The Securities and Exchange Commission's civil fraud suit against Goldman Sachs "reeks" of political motivation, Rep. Darrell Issa (R. Calif) told CNBC.
Issa, who is the ranking member of the Committee on Oversight and Government Reform, sent a letter to the SEC questioning why the charges against Goldman came on the eve of President Obama’s final push for financial regulatory reform and just hours before a damaging report from the SEC Inspector General that the agency knew Allen Stanford was involved in a Ponzi scheme as far back as 1997.
“This reeks of some motivation other than business as usual,” said Issa, who also questioned why the charges were filed in the middle of the trading day.
Issa said the five-member SEC, which made a 3-2 decision to charge Goldman Sachs along party lines, could have filed the fraud charges six months ago or six months from now.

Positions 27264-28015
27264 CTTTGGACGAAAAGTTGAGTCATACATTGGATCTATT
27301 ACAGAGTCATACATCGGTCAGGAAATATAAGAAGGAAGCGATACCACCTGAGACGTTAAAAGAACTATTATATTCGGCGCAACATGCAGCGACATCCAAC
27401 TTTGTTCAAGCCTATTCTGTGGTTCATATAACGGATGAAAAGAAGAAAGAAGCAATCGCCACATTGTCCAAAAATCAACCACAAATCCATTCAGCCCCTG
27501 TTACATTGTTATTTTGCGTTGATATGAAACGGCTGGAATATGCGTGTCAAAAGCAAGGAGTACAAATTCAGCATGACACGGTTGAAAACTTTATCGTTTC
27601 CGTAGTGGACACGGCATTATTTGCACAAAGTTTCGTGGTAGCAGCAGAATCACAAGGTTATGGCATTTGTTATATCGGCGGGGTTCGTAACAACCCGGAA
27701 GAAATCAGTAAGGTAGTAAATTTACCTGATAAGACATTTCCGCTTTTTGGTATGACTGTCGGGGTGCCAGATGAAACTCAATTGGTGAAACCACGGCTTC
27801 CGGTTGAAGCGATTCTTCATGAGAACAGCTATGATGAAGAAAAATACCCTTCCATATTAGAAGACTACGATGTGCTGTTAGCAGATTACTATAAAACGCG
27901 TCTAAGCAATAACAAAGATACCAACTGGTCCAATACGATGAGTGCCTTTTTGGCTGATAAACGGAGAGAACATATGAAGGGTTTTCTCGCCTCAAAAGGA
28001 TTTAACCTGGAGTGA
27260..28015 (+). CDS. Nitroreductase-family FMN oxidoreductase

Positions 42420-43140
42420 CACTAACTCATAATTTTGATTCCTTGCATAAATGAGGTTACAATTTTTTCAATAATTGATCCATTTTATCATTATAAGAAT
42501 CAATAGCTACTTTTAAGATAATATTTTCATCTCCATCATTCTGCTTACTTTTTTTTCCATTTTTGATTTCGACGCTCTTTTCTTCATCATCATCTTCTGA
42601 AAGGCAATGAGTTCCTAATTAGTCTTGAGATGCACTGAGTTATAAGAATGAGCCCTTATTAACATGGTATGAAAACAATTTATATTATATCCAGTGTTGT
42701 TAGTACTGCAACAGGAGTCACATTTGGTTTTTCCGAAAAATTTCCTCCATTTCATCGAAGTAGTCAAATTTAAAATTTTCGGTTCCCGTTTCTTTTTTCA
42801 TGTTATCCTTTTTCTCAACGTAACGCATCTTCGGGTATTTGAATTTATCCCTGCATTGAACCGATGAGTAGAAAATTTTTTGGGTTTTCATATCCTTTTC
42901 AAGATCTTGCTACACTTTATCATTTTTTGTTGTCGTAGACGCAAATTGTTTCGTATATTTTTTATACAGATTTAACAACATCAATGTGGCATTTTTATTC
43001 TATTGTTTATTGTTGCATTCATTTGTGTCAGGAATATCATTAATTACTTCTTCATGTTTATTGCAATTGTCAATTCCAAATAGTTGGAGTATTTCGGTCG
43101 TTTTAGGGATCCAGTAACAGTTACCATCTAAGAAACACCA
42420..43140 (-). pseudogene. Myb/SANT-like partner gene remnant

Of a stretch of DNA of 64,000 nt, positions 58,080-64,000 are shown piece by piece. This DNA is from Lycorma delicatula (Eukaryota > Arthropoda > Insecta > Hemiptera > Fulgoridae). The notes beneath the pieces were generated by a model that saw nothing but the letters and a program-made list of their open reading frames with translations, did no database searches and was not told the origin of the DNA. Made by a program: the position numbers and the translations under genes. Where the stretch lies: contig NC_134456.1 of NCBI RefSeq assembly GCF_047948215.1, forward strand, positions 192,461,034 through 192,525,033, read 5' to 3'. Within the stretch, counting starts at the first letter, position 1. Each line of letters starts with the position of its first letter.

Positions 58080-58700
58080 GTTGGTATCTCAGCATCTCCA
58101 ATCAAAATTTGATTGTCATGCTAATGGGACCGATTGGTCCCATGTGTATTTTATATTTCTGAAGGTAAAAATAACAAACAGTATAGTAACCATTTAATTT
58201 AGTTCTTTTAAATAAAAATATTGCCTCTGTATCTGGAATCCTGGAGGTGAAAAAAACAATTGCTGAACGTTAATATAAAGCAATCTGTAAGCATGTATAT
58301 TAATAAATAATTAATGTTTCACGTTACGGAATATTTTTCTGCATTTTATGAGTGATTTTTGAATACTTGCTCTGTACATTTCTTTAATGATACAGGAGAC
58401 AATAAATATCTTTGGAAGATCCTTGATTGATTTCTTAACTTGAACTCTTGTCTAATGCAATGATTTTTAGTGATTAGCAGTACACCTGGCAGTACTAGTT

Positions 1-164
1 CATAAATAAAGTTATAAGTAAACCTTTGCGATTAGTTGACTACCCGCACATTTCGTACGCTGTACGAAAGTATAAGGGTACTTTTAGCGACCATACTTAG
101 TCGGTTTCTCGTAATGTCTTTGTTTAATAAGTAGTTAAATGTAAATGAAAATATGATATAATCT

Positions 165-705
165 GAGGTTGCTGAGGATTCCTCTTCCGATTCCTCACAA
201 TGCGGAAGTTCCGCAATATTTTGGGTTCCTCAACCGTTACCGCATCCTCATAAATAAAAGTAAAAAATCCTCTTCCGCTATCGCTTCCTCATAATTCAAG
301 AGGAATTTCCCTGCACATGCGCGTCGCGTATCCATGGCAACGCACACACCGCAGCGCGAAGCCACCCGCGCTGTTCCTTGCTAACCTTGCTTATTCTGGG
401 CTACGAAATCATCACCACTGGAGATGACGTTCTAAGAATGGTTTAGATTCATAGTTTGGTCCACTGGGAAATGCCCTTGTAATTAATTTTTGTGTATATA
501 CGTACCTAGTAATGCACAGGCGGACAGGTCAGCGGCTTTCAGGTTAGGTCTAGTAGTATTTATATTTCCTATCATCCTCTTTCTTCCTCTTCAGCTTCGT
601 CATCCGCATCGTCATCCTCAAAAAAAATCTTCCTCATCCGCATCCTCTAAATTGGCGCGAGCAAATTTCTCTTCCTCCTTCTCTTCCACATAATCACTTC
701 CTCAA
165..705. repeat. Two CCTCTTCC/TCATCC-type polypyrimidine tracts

The charges allege Goldman made materially misleading statements and omissions in connection with a synthetic collateralized debt obligation (CDO) that was structured by Goldman and marketed to investors.
“It’s our job to find out whether they were properly motivated, picked the time properly and were not intended to interfere either with Congress and its actions or just possibly hide an (Inspector General) report that came out the same day,” he added.
In his letter, Issa requested additional information from the SEC, including what elected officials spoke with the commission before the charges were filed.